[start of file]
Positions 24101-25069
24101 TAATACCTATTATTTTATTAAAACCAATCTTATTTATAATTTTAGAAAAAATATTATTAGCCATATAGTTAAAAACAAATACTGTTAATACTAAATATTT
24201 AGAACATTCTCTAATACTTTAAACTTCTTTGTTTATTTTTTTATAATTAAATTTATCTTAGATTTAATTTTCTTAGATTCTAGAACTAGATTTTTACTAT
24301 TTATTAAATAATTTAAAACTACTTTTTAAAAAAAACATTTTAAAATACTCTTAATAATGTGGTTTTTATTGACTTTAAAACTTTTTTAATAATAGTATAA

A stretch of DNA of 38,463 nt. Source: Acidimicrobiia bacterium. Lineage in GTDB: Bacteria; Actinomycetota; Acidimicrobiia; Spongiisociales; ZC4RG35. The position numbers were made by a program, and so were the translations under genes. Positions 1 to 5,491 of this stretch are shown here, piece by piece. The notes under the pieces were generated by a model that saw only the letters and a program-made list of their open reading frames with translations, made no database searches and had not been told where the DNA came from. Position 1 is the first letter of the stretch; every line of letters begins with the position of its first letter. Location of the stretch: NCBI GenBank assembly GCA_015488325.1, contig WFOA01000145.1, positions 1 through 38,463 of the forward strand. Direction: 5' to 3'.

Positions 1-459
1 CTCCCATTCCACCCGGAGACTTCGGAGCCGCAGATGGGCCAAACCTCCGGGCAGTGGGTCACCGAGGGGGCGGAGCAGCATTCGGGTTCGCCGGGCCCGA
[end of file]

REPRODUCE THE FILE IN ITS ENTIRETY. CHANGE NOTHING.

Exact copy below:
Positions 24101-25069
24101 TAATACCTATTATTTTATTAAAACCAATCTTATTTATAATTTTAGAAAAAATATTATTAGCCATATAGTTAAAAACAAATACTGTTAATACTAAATATTT
24201 AGAACATTCTCTAATACTTTAAACTTCTTTGTTTATTTTTTTATAATTAAATTTATCTTAGATTTAATTTTCTTAGATTCTAGAACTAGATTTTTACTAT
24301 TTATTAAATAATTTAAAACTACTTTTTAAAAAAAACATTTTAAAATACTCTTAATAATGTGGTTTTTATTGACTTTAAAACTTTTTTAATAATAGTATAA

A stretch of DNA of 38,463 nt. Source: Acidimicrobiia bacterium. Lineage in GTDB: Bacteria; Actinomycetota; Acidimicrobiia; Spongiisociales; ZC4RG35. The position numbers were made by a program, and so were the translations under genes. Positions 1 to 5,491 of this stretch are shown here, piece by piece. The notes under the pieces were generated by a model that saw only the letters and a program-made list of their open reading frames with translations, made no database searches and had not been told where the DNA came from. Position 1 is the first letter of the stretch; every line of letters begins with the position of its first letter. Location of the stretch: NCBI GenBank assembly GCA_015488325.1, contig WFOA01000145.1, positions 1 through 38,463 of the forward strand. Direction: 5' to 3'.

Positions 1-459
1 CTCCCATTCCACCCGGAGACTTCGGAGCCGCAGATGGGCCAAACCTCCGGGCAGTGGGTCACCGAGGGGGCGGAGCAGCATTCGGGTTCGCCGGGCCCGA